iHeartMedia, with more than $6 billion in annual sales, nevertheless is a struggling radio broadcasting company. Primarily due to the company’s high interest payments, it is still far from profitable. In the second quarter, its cash and equivalents fell to $260 million, the lowest level over the last five quarters, and working capital slipped to $97.2 million. Debt refinancing options could narrow from here, especially as the sum of maturities over the next three years exceeds $8 billion.
CreditRiskMonitor's proprietary FRISK® score uses bankruptcy as its “statistical target” because it is the most extreme and most easily measured level of financial distress. Yet the FRISK® score tracks financial distress at all levels and can provide counterparties with an early warning signal of pending trouble, such as a default. For the three operators specifically mentioned above, most if not all of their assets are liabilities, putting trade creditors in a dangerous position. Those with an economic interest in any of these companies should carefully determine if or when a credit default might occur and adjust risk exposure accordingly. But these are just examples of a larger issue: Public company credit risk is widespread and continues to increase. Risk managers should use the appropriate tools to adjust for these risks before it's too late.
The FRISK® score is calculated by a proprietary model that measures the degree of financial distress for a public company. The model has been back-tested over the last decade to predict 96% of public company bankruptcies. The failure score is enhanced by our subscriber base through crowd sourced behavioral data patterns. Provided below is the scoring chart that displays the statistical probability of bankruptcy within the next 12 months for each score category:
The FRISK® Stress Index is a model that provides the average probability of failure for a group of companies (e.g. by industry, portfolio, or country) over the next 12 months. The level of risk is measured through a scale of "0" to "50," with "50" being the most risky.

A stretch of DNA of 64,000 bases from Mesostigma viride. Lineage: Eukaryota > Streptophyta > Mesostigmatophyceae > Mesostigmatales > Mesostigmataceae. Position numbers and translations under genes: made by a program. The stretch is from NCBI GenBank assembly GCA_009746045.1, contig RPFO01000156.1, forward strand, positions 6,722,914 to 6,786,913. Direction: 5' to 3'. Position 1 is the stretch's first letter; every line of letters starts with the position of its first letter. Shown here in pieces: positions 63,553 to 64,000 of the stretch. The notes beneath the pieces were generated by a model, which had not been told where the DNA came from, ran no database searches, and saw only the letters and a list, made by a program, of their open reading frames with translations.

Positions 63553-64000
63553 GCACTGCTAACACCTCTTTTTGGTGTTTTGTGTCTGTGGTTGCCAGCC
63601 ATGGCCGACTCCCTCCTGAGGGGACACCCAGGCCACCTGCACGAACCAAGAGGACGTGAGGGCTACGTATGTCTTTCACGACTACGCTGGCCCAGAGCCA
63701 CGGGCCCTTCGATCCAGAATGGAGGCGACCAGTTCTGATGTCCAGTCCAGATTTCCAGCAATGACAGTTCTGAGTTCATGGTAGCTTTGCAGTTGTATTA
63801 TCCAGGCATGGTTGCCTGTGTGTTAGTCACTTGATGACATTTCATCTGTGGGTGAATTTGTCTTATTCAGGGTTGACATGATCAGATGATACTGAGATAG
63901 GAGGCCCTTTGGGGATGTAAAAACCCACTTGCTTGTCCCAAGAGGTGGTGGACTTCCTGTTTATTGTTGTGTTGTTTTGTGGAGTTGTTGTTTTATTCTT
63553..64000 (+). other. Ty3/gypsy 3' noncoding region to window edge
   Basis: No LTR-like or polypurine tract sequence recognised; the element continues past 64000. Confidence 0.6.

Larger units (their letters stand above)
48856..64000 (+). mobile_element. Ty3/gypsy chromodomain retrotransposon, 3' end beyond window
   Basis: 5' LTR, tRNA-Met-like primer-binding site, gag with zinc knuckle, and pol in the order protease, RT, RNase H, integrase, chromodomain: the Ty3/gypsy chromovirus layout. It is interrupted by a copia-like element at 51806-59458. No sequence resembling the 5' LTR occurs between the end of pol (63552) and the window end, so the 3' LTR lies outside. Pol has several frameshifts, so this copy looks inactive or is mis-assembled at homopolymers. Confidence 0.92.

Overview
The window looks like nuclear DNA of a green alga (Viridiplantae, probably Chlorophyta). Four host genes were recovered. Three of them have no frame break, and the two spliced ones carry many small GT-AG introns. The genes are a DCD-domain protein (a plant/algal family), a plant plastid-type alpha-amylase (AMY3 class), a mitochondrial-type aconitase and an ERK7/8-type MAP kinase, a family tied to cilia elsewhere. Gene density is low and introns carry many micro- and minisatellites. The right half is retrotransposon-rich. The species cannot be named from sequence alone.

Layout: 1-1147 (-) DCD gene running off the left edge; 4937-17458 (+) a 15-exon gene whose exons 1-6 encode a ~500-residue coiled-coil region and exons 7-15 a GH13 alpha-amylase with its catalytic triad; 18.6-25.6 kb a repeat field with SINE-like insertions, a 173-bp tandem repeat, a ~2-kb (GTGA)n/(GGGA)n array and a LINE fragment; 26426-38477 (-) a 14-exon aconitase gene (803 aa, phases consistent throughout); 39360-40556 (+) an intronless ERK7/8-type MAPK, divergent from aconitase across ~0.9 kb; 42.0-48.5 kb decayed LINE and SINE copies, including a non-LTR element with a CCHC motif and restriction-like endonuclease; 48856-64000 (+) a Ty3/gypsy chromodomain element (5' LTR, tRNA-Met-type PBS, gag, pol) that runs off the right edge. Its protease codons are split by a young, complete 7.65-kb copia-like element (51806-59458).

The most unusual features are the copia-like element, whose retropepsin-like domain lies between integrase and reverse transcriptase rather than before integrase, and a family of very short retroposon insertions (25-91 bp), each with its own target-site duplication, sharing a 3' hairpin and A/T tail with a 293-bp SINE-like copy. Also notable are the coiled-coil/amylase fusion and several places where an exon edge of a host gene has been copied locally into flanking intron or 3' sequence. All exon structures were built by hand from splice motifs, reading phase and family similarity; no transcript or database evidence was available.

CreditRiskMonitor is a financial news and analysis service designed to help professionals stay ahead of public company risk quickly, accurately and cost-effectively. More than 35% of the Fortune 1000, plus thousands more worldwide, rely on our commercial credit reporting and predictive risk analytics for assessing the financial stability of over 58,000 global public companies.
At the core of CreditRiskMonitor’s service is its 96% accurate FRISK® score, which is formulated to predict public company bankruptcy risk. One of four key components calculated in the FRISK® score is crowdsourced subscriber activity. This unique system tracks subscribers' patterns of research activity, capturing and aggregating the real-time concerns of what are essentially the key gatekeepers of corporate credit. Other features of CreditRiskMonitor’s service include timely news alerts, the Altman Z” score, agency ratings, financial ratios and trends. CreditRiskMonitor’s network of trade contributors provides more than $135 billion in trade data on their counterparties every month, giving them visibility into their biggest dollar risks.